April 22, 2014
/ by Sukhraj Beasla
Earlier this month, Twitter announced that it would be dramatically changing up things and redesigning profiles. At first glance, the new design looks and operates a lot like Facebook.
As a major social media network, Twitter has been struggling to attract an audience on it’s web platform despite offering programs like Sponsored Tweets and opening up their analytics for all to see. With this aggressive new design, Twitter is hoping to win back their core audience and get them excited about tweeting from Twitter itself vs. other Twitter platforms.
Let’s take a look at some of the exciting new changes.
Brand new cover photo and bio: The new redesign steals a key feature from Facebook – a bigger, broader cover photo. You can change this up often to highlight something new or create a custom cover photo for Twitter that matches your other networks. Twitter has also changed up the bio a bit to now include the date you joined – just in case anyone is interested.
Pinned Tweets: With a rapidly moving timeline, your most important tweet might get lost in the shuffle especially if you’re a brand that interacts a lot on Twitter. Now you can pin a tweet to the top of your profile page (much like Facebook) and leave it there to make an announcement, offer time sensitive content, and keep important information at the top of your timeline.
Pictures, pictures, pictures: All users are now able to upload up to four images in a single tweet. This is a great way to tell a short story, offer previews of a new product or service, or tweet a series of photos from consumers that represent your brand the best.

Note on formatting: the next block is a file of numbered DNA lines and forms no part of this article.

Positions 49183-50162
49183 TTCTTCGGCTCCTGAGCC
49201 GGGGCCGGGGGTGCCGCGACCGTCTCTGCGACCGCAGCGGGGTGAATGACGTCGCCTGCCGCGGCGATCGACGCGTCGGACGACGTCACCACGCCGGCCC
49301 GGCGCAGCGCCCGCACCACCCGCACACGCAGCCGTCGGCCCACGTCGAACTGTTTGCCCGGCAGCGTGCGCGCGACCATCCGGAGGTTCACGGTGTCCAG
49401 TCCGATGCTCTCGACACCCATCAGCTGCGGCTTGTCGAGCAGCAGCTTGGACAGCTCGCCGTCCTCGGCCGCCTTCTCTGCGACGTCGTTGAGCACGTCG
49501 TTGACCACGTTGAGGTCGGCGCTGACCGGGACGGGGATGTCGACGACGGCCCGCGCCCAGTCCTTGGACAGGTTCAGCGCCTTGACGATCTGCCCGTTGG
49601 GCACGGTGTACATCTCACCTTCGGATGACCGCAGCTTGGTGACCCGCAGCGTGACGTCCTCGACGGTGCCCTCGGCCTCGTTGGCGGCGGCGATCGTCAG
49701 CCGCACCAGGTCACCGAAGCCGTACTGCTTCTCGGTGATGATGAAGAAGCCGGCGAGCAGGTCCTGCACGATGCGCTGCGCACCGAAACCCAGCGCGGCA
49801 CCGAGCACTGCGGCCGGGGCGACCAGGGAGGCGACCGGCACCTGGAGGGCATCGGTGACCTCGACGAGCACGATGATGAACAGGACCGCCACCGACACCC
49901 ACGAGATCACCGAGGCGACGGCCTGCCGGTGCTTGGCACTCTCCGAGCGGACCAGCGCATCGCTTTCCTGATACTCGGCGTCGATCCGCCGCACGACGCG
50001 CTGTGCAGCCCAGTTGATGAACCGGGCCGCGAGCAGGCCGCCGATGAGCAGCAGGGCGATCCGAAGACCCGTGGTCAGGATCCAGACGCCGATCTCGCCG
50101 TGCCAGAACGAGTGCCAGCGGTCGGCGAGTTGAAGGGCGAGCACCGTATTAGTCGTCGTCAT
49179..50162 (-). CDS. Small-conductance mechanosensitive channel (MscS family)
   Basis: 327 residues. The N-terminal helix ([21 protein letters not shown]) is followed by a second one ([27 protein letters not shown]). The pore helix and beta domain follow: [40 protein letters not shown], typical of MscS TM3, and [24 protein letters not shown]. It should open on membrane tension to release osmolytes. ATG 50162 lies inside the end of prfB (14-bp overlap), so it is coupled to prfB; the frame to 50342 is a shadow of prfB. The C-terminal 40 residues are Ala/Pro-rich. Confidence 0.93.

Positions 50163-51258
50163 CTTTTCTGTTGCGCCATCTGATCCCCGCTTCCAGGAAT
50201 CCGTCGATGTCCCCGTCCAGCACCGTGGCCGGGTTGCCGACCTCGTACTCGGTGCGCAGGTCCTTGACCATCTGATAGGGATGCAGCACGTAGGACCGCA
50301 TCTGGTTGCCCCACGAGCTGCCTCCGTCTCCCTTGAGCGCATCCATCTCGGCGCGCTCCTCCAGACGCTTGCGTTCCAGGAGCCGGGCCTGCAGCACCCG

Showcase your best tweets: Tweets that get the best engagement values via retweets, replies, favorites, etc. get to take up prime real estate on your timeline and will be appear larger on your profile so that consumers can continue engaging with that tweet and brands can get the maximum value available for that tweet. To get that kind of value from the redesign, if you haven’t already, start paying attention now to what your followers are talking about and use those keywords, phrases and images in your tweets.
This redesign appears to the first major step in Twitter’s efforts to remake itself and appeal more to brands. Rumors are, that in the future, Twitter may drop hashtags and replies, but for now this platform change is a big first step and a great way for brands to get excited about Twitter again.
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